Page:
But most fee-only planners have adopted the “assets under management” approach, where the fees you pay depend upon how much you invest with them. And people who think deep thoughts about the industry wonder if that’s the best way to go.

One of those deep-thought-thinkers, Bob Veres of the trade information resource Inside Information, moderated a panel exploring “alternative fee structures” yesterday at the annual conference of the National Association of Personal Financial Advisors, the biggest group of fee-only planners.

There are several problems with the AUM model. One is that the planner’s compensation is tied to the whims of the market—income goes up when the market’s up and down when the market’s down, something that’s beyond a planner’s control. While the complexity of planning tends to increase the more money someone has, planners can still wind up doing a lot for a client who isn’t charged much and “charging a lot and doing not a lot” for another, as one panelist put it.

Another issue is that the planner may be tempted to hoard assets, encouraging you to keep your money invested even if paying down your mortgage, buying rental real estate or investing in a start-up may actually be a better deal.

“AUM has too many conflicts of interest to be the long-term solution for the profession,” Veres declared. He qualified the statement saying it was only his opinion, but he’s got a pretty good track record of predicting financial planning trends.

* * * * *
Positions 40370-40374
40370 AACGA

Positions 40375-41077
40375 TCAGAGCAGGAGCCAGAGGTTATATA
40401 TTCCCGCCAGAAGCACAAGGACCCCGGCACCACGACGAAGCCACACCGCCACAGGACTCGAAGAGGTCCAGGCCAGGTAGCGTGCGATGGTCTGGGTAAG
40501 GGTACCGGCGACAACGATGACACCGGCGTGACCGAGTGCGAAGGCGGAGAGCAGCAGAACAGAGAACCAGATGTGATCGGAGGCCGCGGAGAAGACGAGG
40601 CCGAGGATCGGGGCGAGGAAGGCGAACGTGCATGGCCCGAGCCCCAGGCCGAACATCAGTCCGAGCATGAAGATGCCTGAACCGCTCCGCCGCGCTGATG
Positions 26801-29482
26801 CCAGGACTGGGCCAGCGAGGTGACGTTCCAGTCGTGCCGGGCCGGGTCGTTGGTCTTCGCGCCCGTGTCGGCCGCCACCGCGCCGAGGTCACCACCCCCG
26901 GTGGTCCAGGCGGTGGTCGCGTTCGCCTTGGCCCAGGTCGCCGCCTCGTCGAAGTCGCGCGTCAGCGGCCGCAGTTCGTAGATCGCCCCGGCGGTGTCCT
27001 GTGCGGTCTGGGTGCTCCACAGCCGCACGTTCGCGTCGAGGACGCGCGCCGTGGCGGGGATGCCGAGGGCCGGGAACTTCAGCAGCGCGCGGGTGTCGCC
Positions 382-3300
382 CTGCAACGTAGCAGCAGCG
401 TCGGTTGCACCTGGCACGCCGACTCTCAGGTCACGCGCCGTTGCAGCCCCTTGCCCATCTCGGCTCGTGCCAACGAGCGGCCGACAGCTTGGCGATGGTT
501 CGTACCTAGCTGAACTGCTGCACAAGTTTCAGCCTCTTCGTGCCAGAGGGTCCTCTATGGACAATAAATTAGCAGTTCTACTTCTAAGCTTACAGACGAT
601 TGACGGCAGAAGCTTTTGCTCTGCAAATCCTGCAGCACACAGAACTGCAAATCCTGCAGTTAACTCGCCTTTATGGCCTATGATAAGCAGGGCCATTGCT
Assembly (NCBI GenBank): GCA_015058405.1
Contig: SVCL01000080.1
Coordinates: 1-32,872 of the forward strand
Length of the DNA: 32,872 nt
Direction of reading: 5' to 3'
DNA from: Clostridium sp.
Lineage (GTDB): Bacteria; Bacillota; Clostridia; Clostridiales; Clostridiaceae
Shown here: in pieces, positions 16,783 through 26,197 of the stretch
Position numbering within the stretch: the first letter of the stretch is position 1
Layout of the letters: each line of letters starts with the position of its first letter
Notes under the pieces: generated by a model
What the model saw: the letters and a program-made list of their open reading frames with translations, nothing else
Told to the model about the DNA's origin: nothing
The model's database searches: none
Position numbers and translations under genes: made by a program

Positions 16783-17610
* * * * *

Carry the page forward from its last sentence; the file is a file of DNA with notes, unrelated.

For planners, the biggest hazard with AUM is that they are charging for what is essentially a commodity—investment management—and throwing in the real value, comprehensive financial planning, for free.

“We are the ones training clients to focus on investment management instead of financial planning” through the AUM model, said panelist and CFP Carolyn McClanahan, who charges a flat fee based on the complexity of a client’s situation. Other panelists based their fee on a client’s net worth or charged by the hour.

Investment management fees are about to get squashed, thanks to so-called “robo-advisors” that use computer algorithms to invest and rebalance portfolios. Start-ups such as Betterment and Wealthfront, as well as established players including Vanguard and Schwab, offer digital advice services for about 30 basis points, or .3 percent. That compares to the 1 percent or so charged by many investment managers (and fee-only planners). Yes, some people will still want a human to manage their portfolio, but in the future fewer and fewer will be willing to pay that premium for it, said McClanahan.

I still hear a lot of scoffing from planners who don’t think robo-advisors will affect their business. A conversation I had with a couple of women who aren’t planners, but who use them, will illustrate that many planners are more vulnerable than they think.

Both women acknowledged that their planners did a lot of work up front, setting up their portfolios and advising them on other aspects of financial life: insurance, taxes, estate planning and so on. But neither felt they were getting enough on-going service to justify their AUM fees, and both were thinking of jumping ship to a cheaper solution. After all, if all they were going to get was investment management, why pay three times more for it? That 30 basis point fee starts to look pretty good. Increasingly, those who charge more will face the burden of proving they’re worth it.